Friday, November 13, 2015

Peace in the Valley

Well, I'm tired and weary
But I must toil on

I held my uncle's hand across the top of his bedsheets. His fingernails, still slightly long, cut square across the tips of yellowed, papery-skin fingers. Cool to the touch in the half-light of his room.

Visiting time had been extended for us. For the family who flew, who drove, who came to be with him.

"He doesn't have much time."

Till the Lord, comes and calls me,
Calls me away, oh yeah.

His lips moved with the lyrics. No voice. The voice that used to call me in from fishing, that used to tease about card-playing, that used to tell stories of the old days -- that voice was buried somewhere in the pneumonia that gripped his chest. But his lips moved with the lyrics. And I felt him squeeze my hand.

Where the morning is bright
And the lamb is the light
And the night, 
The night is as fair as the day.

Family was gathered around his bedside. Gathered to offer strength and comfort. To pray. To visit with this, the oldest brother of seven. Some waited in the harsh light of the reception area. Some were on their knees in the chapel. I felt the closeness and company of all of them, and wished I could have come sooner.

There will be peace in the valley
For me, some day
There will be peace in the valley
For me, Oh Lord, I pray

No more sadness
No sorrow
Oh Lordy, no troubles, I see
There will be peace, in the valley, for me.

Tears. Mine silently sliding and falling at the side of his bed.  His shone like still waters on his cheeks, head propped on the pillow. His eyes were closed, but the lips kept moving. Kept singing. Kept yearning. I could feel the yearning.

No Valley of the Shadow of Death - this, but the Valley of Green Pastures and Still Waters. A Valley of Peace.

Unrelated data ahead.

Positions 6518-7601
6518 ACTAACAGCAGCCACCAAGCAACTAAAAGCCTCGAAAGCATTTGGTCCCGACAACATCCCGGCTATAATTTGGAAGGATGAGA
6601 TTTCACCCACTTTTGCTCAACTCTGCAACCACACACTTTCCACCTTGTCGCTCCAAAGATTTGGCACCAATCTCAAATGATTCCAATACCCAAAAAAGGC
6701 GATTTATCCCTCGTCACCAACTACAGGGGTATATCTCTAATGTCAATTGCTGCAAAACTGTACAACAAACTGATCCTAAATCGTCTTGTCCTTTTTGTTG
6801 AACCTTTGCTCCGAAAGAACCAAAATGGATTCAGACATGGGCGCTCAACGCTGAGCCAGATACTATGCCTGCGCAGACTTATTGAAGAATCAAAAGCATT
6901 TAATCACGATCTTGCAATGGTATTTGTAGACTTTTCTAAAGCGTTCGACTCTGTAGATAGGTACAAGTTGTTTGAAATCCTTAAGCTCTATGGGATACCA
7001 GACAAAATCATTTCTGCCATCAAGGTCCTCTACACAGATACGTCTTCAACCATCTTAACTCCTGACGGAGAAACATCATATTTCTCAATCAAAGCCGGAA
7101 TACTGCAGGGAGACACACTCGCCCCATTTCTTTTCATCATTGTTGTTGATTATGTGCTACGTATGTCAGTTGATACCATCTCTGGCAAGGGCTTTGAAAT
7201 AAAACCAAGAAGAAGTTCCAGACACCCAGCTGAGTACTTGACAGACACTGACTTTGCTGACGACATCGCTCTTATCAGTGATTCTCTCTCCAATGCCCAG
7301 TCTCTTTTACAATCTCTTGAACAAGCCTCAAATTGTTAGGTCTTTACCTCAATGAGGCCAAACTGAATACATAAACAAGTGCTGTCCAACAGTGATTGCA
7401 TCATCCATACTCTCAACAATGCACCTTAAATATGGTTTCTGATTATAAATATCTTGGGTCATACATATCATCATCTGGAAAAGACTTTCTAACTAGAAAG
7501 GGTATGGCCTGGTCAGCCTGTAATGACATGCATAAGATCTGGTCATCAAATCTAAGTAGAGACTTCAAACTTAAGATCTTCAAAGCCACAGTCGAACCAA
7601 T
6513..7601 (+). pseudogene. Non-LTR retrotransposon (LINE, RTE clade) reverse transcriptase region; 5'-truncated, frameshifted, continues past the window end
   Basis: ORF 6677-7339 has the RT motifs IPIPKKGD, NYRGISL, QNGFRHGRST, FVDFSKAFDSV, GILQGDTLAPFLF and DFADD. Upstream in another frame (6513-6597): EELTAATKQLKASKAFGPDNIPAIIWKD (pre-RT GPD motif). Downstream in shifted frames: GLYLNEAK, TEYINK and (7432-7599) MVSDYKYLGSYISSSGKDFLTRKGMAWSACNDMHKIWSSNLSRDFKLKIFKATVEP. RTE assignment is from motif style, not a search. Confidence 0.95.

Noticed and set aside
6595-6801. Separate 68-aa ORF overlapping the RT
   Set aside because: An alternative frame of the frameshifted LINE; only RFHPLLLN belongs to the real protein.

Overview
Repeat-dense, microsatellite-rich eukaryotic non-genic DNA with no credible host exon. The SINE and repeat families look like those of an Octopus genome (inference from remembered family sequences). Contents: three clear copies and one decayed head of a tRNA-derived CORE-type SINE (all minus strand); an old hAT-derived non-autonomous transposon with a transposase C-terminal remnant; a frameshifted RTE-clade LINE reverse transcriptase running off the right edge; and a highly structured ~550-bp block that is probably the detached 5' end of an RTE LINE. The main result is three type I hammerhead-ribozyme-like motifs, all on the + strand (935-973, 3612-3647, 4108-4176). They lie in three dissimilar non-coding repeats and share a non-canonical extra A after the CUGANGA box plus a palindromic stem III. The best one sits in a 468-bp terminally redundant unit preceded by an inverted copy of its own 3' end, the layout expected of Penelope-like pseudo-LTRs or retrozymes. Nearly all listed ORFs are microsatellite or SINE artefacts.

Come, everyone who thirsts,
come to the waters;
and he who has no money,
come, buy and eat!
Come, buy wine and milk
without money and without price.
Isaiah 55:1 (ESV)

My Uncle Norman died December 25, 2002. A son, a brother, a husband, father, grandfather and great-grandfather, he received the best Christmas present ever and entered heaven to be with Jesus. Today is Five-Minute Friday. The prompt is 'weary'.

Side Note: I wrote this story in a much longer version a couple of years ago - I think it does my Uncle more justice than the five minutes here. If you're interested, the link is Peace in the Valley.


  1. What a beautiful tribute to your Uncle and your whole family. Death of a beloved family member is such a difficult yet sweet time. You long for them to stay just a little longer to absorb a bit more of their wisdom but you're also happy to see them going out into eternity to meet our beautiful Savior.

    Thanks for sharing this with all of us at FMF!

    1. You are so right - difficult yet sweet - especially on Christmas day. But what more perfect day, huh. Thank you for your kind words.

  2. Janet, a beautiful way to honor your uncle. Death does weary us for sure. So grateful for our God who never is weary. He is always beside us, working in our lives. Always good to read your words. Blessings!

    1. Hi Joanne
      Thank you - I really wanted to honor him - he was a wonderful man! I am grateful, too, for our God who never wearies. And I'm thankful for you! Have a great weekend!

  3. Beautiful. So glad you were able to be there with them. Death makes us weary.

    1. It does, doesn't it - make us weary? You have certainly been going through enough of a Valley of Shadow lately. I'm glad to know my God is always beside us - faithful and steadfast. It was sweet to be there with him and I was glad we made it in time to share and visit before he was called home. Thank you for stopping by. Hugs.

  4. What a wonderfully written post! And what a way to find such beauty in the pain of death. To be in our Lord's arms. We will be weary no more.

    1. Thank you, Kadie - and thank you for your encouraging words. It comforts me to think of my uncle resting in the Lord's arms - more likely, he's planting a garden and canning his tomatoes in heaven!


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